Mexican scientists are developing stem cell therapies to improve the health of people with diabetes, a disease affecting 12 million people in Mexico.
On the eve of World Diabetes Day anniversary on November 14, researchers at the National Autonomous University of Mexico, Víctor Julián Valdés Rodríguez, told reporters today that they are studying several models of vito and in vivo. High glucose can lead to morbid epigenetic memory, and if any drug can eradicate it, it can return to health.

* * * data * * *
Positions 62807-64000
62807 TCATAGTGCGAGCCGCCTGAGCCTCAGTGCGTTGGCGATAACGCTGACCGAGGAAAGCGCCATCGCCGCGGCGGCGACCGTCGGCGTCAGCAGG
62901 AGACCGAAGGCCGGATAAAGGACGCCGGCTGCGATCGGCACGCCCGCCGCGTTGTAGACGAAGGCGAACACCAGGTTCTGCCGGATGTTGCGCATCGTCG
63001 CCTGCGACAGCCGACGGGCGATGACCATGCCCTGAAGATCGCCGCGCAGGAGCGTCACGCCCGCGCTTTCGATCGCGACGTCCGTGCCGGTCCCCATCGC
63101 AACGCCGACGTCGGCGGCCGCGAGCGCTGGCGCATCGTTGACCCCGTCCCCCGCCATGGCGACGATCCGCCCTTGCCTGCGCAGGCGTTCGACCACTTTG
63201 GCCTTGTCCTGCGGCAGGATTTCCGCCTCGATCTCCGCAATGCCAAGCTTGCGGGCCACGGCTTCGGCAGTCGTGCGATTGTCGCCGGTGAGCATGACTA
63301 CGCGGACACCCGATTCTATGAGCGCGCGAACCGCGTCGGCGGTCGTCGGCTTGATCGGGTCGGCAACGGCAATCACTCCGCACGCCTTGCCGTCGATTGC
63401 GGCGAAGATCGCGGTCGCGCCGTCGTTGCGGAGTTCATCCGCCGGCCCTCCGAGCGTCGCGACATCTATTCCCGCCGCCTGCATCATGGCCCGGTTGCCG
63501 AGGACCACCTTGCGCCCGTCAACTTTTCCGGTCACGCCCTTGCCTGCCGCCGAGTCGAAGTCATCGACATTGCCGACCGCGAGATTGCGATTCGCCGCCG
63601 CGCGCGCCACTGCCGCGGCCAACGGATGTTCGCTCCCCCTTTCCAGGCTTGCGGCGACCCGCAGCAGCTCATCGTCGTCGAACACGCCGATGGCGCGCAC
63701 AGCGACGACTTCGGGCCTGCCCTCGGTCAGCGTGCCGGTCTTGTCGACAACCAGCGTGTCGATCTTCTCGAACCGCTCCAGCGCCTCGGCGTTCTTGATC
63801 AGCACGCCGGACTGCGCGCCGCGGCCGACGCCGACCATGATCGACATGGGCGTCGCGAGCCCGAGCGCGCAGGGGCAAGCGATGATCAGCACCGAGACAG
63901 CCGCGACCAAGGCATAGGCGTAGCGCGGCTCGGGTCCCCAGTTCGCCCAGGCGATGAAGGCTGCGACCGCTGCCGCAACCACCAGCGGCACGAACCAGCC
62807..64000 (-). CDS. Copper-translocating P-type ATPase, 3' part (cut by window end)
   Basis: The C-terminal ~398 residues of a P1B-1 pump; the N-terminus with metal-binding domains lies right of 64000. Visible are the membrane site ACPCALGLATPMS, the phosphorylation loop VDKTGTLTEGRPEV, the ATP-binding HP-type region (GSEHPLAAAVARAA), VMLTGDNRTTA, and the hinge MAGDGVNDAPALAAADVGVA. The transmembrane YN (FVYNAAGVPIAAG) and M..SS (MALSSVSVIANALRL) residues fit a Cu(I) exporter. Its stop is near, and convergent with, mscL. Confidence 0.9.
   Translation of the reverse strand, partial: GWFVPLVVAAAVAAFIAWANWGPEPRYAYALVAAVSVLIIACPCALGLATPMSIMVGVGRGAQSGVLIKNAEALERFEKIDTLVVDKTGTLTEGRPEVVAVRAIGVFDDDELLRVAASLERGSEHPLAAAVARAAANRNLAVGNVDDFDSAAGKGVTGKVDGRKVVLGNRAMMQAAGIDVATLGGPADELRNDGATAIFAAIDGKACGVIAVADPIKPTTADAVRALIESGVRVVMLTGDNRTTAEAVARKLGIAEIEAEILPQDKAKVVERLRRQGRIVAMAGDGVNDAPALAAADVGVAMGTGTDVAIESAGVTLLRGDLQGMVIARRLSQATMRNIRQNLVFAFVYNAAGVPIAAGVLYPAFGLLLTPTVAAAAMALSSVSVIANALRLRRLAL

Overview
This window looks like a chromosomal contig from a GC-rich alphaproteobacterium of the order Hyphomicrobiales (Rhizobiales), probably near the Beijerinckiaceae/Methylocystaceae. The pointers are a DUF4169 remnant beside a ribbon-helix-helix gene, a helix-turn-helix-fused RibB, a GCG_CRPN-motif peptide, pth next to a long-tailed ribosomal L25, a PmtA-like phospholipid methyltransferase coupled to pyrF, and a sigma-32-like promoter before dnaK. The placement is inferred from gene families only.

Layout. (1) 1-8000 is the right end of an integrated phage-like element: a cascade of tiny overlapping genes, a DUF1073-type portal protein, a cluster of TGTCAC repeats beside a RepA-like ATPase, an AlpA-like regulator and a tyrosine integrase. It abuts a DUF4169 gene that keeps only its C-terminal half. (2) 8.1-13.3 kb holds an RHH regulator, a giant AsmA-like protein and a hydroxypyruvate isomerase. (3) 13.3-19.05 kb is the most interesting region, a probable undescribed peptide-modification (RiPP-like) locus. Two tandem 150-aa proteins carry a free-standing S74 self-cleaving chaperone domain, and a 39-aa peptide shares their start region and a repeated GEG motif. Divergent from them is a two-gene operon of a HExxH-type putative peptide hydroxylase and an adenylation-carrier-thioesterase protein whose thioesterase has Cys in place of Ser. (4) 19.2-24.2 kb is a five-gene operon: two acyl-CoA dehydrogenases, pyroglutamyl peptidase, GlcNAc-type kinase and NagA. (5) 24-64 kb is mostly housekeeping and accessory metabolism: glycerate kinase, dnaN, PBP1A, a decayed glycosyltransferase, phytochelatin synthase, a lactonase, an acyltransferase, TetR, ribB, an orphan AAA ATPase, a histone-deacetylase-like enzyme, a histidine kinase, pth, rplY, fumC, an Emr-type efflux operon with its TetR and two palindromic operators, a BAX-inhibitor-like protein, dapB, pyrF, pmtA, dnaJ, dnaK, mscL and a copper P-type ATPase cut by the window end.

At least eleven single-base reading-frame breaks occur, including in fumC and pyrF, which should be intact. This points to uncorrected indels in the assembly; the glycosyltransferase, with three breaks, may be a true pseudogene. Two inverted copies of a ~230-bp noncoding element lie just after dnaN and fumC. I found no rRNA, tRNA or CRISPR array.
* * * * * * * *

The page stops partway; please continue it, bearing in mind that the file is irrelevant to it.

"This study, including stem cells, can help design new therapies that greatly improve the health of people with diabetes," said a biomedical expert.
The cells were incubated with high glucose and then returned to normal glucose, which led the experts to induce metabolic memory in vitro.
In this "memory" model, we try to characterize not only the expression of genes but also the changes in DNA compression that establish welfare memories.
"I am interested in evaluating whether pharmacologic treatment can give some benefit to these mice to confirm their efficacy in the mice if the progeny genetic memory is erased and the pathological condition can be reduced"
According to the World Health Organization (WHO), one in every 11 people has diabetes worldwide.